2.1 Photometry

Photometric observations of PTF10ops were obtained in gri bands at the robotic 2-m Liverpool Telescope (LT) located at the Roque de Los Muchachos Observatory on La Palma. The field of PTF10ops was also monitored in the R band by the P48. The field of PTF10ops is in the Sloan Digital Sky Survey (SDSS; York et al., 2000) and a direct calibration of the photometry could be performed to the SDSS photometric system, close to the AB system (Oke & Gunn, 1983). As will be detailed in Section 2.3, no host galaxy was detected at the position of the SN down to an apparent magnitude limit of using the William Herschel Telescope (WHT) with the auxiliary-port camera (ACAM). Therefore, it was not necessary to wait for a reference image to subtract off any residual flux from the host galaxy when analysing the lightcurve.

Aperture photometry was used to measure a sequence of tertiary standards in the field of the SN to determine a zeropoint for each image. For the LT data, the colour terms to correct to the SDSS system are smaller than the errors on the photometry. The colour terms for the P48 are non-negligible (0.2*() in the band) but we have chosen to present the magnitudes in the natural P48 system and so a colour term has not been applied (for more details see Sullivan et al., 2011a). The SN magnitude was measured on each epoch using PSF photometry and calibrated to the SDSS system using the previously calculated zeropoints, along with an aperture correction to correct for the difference between the aperture in which the tertiary standards were measured and the fitted PSF. The optical magnitudes and their errors (combining statistical and calibration errors) for PTF10ops are detailed in Table 1.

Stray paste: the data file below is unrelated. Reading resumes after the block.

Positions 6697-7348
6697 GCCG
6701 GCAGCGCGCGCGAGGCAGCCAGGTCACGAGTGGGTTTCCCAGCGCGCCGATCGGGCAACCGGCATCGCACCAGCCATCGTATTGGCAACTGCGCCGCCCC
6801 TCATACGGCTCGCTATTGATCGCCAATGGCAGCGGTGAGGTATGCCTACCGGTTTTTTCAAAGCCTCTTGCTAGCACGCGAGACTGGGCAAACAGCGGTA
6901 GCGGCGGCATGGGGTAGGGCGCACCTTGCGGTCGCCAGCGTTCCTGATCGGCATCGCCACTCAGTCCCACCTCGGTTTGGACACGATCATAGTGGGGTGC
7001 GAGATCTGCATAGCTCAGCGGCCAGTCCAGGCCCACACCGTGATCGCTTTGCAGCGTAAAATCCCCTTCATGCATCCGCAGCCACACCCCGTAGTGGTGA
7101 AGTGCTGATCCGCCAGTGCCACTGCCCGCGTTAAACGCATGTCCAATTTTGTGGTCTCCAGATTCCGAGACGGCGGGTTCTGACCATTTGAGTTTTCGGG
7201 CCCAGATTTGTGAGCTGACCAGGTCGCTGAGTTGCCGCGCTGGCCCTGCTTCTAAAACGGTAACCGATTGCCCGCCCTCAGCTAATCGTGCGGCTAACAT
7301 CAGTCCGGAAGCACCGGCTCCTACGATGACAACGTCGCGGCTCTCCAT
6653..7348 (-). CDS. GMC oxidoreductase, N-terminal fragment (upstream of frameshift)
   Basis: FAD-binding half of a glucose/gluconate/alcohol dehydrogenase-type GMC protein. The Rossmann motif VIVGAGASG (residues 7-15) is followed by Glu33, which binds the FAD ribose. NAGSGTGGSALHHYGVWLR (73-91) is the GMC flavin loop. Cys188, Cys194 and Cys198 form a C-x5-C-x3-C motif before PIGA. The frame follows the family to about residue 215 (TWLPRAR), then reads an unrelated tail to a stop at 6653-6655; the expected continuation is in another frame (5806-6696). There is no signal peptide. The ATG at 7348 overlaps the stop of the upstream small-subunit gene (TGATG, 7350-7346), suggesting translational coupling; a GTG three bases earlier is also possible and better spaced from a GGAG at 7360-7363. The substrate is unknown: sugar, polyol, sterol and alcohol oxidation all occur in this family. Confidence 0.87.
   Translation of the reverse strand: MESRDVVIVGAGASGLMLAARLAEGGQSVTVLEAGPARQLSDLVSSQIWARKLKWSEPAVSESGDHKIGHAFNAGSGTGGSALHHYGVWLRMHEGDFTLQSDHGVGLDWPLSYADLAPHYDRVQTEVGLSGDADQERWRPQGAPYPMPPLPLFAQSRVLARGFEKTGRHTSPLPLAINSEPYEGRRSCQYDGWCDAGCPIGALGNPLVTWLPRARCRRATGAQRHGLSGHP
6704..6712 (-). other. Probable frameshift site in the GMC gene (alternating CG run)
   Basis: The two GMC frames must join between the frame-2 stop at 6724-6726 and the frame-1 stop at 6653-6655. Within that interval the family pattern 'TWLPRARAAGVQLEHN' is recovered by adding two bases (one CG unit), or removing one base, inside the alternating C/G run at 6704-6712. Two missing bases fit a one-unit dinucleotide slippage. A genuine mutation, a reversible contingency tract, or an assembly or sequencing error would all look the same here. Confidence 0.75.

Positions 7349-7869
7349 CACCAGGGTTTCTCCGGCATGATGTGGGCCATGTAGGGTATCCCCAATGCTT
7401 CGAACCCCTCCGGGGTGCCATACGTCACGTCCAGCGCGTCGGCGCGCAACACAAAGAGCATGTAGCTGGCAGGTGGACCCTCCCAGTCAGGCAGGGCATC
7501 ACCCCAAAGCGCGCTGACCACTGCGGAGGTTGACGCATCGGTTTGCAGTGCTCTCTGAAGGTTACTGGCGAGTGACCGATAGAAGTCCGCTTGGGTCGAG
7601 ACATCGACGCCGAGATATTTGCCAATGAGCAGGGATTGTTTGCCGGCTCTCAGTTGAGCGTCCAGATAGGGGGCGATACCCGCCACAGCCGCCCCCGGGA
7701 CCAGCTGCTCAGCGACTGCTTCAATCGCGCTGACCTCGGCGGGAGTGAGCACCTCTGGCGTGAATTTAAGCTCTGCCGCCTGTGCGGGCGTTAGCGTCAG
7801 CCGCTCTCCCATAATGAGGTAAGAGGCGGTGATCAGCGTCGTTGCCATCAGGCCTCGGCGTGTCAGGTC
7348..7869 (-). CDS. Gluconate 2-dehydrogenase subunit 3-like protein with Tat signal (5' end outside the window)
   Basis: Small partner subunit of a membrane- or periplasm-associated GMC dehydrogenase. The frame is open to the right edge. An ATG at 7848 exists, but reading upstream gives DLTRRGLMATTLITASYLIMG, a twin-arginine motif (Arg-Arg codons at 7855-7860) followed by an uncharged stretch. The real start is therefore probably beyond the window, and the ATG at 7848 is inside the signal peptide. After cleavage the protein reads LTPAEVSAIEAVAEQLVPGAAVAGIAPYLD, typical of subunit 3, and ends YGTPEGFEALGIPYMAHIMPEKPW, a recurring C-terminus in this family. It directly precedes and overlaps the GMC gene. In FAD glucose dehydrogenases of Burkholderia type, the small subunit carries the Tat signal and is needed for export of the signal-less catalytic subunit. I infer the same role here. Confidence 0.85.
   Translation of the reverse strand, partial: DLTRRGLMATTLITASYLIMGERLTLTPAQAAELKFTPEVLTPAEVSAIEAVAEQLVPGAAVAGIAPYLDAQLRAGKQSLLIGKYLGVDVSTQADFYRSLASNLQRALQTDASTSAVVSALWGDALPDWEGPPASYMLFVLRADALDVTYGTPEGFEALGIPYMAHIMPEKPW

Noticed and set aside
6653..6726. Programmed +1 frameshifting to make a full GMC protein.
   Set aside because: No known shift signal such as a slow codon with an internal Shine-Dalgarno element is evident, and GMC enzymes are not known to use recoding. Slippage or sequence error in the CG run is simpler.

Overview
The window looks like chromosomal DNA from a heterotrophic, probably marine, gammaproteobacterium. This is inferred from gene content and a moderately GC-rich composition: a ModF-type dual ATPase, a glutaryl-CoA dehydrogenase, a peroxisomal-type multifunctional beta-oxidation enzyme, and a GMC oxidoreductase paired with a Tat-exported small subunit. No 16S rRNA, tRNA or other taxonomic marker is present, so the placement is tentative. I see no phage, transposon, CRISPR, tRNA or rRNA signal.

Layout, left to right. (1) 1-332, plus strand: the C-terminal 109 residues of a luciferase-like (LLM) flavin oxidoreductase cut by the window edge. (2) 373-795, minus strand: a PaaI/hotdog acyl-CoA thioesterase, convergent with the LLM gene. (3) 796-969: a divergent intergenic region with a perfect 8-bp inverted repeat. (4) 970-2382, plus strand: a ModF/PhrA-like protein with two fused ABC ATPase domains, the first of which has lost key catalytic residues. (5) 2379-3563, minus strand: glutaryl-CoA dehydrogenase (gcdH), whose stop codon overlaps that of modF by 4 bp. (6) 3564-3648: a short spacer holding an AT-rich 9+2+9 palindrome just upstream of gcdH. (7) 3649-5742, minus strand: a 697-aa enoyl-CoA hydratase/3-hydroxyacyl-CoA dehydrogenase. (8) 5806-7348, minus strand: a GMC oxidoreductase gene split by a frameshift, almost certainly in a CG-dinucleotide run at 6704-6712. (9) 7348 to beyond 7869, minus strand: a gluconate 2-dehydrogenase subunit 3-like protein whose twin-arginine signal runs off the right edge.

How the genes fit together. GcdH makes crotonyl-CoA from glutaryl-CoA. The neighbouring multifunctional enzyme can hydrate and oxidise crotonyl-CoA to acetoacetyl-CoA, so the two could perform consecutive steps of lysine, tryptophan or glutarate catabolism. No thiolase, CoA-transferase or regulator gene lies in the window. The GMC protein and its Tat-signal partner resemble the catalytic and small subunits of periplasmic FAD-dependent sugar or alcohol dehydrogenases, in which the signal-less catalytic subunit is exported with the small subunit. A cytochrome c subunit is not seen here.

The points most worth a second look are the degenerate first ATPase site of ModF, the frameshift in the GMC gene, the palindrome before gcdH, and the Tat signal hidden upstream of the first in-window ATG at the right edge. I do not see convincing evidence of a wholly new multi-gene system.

MJD Telescope
55382.5 22.1840.490 P48
55388.4 20.2330.081 P48
55388.4 20.2290.073 P48
55392.0 19.8370.039 19.6300.046 19.7130.046 LT
55394.0 19.5570.038 19.3800.035 19.6560.056 LT
55396.2 19.3760.080 19.2670.067 19.5870.126 LT
55397.5 19.1160.050 P48
55398.0 19.3380.074 19.0460.046 19.2500.070 LT
55398.4 19.0830.033 P48
55398.4 19.1020.035 P48
55402.0 19.4630.233 18.9550.126 19.0080.118 LT
55410.0 19.8690.067 19.1570.041 19.4150.057 LT